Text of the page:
Shell Alaska drilling unit grounds after tow is lost

Written by Nick Blenkey

KulluqJANUARY 2, 2013 — The Shell mobile conical drilling unit Kulluk is stable after running aground New Year’s Eve near Kodiak, Alaska, following failed attempts to tow the vessel in a fierce storm.

“Following the U.S. Coast Guard reconnaissance flight earlier today, the Kulluk is upright and rocking with a slow, but stable motion,” Shell Alaska Operations Manager Sean Churchfield told a press conference in Anchorage today.

The grounding happened at about 9.00 p.m. Monday on the southeast side of Sitkalidak Island in Ocean Bay in conditions that included 70 knot winds and 50 ft seas.

The Unified Command said Monday that it ordered the tug Alert to separate from the unmanned Kulluk around 8:15 p.m. for the safety of the nine crew members on the Alert.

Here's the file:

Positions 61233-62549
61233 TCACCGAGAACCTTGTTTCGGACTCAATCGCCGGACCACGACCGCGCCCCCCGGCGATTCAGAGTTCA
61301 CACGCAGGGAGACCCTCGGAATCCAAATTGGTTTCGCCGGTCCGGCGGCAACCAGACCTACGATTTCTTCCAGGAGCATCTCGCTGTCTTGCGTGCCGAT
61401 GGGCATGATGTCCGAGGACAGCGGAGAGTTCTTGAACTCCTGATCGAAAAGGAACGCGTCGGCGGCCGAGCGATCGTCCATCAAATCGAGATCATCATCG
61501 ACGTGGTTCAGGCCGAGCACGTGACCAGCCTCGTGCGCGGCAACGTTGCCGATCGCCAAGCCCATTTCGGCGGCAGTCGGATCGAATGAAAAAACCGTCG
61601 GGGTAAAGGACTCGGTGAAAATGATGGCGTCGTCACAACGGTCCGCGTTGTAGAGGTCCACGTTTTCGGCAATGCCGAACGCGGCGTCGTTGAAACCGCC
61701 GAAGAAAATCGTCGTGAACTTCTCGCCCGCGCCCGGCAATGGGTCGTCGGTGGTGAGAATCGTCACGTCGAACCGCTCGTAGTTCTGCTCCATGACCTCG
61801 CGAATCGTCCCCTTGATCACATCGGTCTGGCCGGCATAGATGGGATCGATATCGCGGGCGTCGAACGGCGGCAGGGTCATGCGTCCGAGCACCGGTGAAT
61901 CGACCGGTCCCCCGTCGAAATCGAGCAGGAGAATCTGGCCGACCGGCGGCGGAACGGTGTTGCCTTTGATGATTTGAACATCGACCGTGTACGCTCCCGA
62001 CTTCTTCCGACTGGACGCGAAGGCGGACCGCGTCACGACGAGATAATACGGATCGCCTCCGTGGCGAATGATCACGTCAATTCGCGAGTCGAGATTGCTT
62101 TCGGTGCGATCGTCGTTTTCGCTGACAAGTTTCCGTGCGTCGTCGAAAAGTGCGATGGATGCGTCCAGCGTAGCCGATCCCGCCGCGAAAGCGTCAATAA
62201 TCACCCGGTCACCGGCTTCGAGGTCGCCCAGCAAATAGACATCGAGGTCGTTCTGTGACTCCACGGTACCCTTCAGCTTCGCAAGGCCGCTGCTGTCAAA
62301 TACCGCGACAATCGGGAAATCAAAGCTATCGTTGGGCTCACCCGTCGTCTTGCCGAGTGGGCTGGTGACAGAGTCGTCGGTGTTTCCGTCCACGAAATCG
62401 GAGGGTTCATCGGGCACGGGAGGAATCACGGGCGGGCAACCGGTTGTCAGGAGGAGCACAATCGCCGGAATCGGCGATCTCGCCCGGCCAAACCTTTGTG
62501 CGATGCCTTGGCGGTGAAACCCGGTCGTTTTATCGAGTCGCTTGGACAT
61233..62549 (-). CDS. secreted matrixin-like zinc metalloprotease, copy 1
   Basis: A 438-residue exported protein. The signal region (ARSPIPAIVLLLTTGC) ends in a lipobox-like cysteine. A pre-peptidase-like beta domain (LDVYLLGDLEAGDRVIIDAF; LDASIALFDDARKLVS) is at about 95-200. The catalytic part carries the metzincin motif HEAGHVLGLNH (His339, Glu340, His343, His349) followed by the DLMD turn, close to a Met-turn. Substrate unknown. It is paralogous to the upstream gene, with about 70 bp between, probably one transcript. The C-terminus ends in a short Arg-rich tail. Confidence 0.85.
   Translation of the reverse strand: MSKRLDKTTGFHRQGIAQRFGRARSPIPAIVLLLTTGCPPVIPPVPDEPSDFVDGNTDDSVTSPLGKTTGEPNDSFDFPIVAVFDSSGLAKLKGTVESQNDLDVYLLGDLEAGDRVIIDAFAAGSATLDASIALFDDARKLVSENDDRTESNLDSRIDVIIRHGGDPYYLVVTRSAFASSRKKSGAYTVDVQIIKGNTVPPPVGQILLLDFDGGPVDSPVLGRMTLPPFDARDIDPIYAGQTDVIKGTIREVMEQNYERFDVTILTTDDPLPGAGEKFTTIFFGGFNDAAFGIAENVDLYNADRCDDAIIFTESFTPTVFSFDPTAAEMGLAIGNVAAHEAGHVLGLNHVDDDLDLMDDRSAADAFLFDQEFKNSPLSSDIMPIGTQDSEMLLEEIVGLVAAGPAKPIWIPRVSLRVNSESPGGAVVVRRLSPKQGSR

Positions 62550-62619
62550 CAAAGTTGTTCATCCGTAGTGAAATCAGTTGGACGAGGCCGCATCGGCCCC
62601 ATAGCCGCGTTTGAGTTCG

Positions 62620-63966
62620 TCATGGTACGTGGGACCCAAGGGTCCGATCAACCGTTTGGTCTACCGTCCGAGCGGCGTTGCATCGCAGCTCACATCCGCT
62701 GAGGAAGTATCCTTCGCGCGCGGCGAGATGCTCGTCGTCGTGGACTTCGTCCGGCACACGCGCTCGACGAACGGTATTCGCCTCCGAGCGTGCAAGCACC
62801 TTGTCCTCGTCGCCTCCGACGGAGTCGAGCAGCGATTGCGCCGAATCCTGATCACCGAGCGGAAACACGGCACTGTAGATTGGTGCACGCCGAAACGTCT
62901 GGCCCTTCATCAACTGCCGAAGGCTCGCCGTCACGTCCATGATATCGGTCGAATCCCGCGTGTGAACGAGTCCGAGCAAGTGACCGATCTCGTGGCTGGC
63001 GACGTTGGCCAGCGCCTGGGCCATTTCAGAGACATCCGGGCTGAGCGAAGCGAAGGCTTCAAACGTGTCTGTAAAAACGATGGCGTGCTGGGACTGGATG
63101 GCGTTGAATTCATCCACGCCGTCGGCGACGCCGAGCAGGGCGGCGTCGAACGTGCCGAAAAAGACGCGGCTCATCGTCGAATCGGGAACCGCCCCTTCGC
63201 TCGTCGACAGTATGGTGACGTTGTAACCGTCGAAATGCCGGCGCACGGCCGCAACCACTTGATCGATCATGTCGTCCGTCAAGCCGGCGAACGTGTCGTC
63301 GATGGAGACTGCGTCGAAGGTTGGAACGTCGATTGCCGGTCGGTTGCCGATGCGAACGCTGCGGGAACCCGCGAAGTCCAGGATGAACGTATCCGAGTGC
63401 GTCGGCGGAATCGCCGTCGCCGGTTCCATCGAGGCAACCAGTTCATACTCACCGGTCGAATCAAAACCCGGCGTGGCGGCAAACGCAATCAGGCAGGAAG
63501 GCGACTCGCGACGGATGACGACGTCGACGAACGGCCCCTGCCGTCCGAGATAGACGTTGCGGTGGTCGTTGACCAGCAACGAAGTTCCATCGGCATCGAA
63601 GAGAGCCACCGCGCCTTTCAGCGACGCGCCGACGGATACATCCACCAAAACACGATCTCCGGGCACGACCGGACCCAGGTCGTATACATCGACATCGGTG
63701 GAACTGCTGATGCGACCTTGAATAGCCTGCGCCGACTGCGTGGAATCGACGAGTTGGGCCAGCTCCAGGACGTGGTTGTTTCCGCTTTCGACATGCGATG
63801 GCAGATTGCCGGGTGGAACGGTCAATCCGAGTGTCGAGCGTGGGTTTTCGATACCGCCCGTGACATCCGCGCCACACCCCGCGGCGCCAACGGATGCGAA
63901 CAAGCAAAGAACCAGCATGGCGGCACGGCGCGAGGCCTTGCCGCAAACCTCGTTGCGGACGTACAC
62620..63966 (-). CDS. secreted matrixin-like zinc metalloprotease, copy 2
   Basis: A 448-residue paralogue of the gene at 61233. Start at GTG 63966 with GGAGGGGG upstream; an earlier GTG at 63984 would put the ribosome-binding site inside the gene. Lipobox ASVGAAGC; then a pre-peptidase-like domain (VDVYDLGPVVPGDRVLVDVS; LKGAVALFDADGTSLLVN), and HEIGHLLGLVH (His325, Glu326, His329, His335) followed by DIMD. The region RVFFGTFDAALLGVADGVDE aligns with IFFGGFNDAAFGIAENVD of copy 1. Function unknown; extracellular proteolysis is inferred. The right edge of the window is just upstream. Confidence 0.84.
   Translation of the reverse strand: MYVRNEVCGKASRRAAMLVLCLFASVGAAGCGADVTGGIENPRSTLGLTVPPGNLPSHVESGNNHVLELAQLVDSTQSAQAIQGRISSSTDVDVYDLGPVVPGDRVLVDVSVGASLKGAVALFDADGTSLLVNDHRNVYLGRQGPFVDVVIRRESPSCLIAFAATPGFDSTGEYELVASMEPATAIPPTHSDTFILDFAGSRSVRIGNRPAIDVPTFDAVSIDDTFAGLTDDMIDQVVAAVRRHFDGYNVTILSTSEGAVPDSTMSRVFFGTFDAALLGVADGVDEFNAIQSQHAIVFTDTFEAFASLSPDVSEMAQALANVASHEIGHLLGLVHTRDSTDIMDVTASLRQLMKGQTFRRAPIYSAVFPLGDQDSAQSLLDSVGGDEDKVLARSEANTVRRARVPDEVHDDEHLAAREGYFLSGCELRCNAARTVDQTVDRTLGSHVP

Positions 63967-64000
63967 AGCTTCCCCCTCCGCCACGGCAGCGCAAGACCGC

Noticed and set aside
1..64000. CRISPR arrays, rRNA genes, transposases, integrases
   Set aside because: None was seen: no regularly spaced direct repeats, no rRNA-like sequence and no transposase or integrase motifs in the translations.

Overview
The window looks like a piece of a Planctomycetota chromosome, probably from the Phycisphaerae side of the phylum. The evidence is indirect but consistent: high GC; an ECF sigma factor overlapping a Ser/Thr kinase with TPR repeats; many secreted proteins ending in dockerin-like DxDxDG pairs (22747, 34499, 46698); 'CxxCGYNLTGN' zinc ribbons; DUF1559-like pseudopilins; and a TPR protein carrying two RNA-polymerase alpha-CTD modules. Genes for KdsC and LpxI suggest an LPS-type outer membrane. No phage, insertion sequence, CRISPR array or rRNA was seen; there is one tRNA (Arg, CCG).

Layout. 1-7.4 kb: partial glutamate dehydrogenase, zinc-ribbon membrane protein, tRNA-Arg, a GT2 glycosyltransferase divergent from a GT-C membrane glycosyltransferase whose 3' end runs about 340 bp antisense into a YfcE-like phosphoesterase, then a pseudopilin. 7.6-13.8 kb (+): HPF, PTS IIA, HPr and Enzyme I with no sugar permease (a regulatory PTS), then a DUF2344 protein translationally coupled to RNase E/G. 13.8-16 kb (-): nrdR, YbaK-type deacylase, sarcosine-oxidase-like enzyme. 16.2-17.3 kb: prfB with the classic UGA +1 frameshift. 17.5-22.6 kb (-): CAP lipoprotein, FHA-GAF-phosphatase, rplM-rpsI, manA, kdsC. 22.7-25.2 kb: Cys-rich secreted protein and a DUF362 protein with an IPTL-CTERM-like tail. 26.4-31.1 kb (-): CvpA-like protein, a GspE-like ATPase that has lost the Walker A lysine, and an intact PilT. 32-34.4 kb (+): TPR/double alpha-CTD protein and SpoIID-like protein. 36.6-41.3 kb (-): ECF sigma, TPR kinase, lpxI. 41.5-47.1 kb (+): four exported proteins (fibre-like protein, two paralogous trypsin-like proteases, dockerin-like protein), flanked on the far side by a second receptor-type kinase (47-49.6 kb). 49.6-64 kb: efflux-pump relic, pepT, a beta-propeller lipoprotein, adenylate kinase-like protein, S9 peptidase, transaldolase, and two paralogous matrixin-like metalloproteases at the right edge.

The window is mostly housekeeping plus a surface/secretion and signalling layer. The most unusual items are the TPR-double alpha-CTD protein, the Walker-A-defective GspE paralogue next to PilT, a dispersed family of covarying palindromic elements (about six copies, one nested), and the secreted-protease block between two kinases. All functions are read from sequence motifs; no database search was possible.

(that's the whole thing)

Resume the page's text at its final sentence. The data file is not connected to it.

The priorities for Unified Command continue to be the safety of personnel and the protection of the environment. Nearly 600 people are involved in the response.

The Unified Command was set up December 28, 2012, by the U.S. Coast Guard, Shell and Edison Chouest Offshore after Chouest’s MV Aiviq experienced a loss of power to its main propulsion engines as it was towing the Kulluk. The use of power generators allowed the Aiviq to avoid significant drift with the Kulluk in tow.

However weather and sea conditions continued to deteriorate and the Aiviq subsequently lost its tow line.

The drill unit has about 150,000 gallons of ultra-low sulfur diesel on board and roughly 12,000 gallons of combined lube oil and hydraulic fluid.

“The unique design of the Kulluk means the diesel fuel tanks are isolated in the center of the vessel and encased in heavy steel,” according to Shell.


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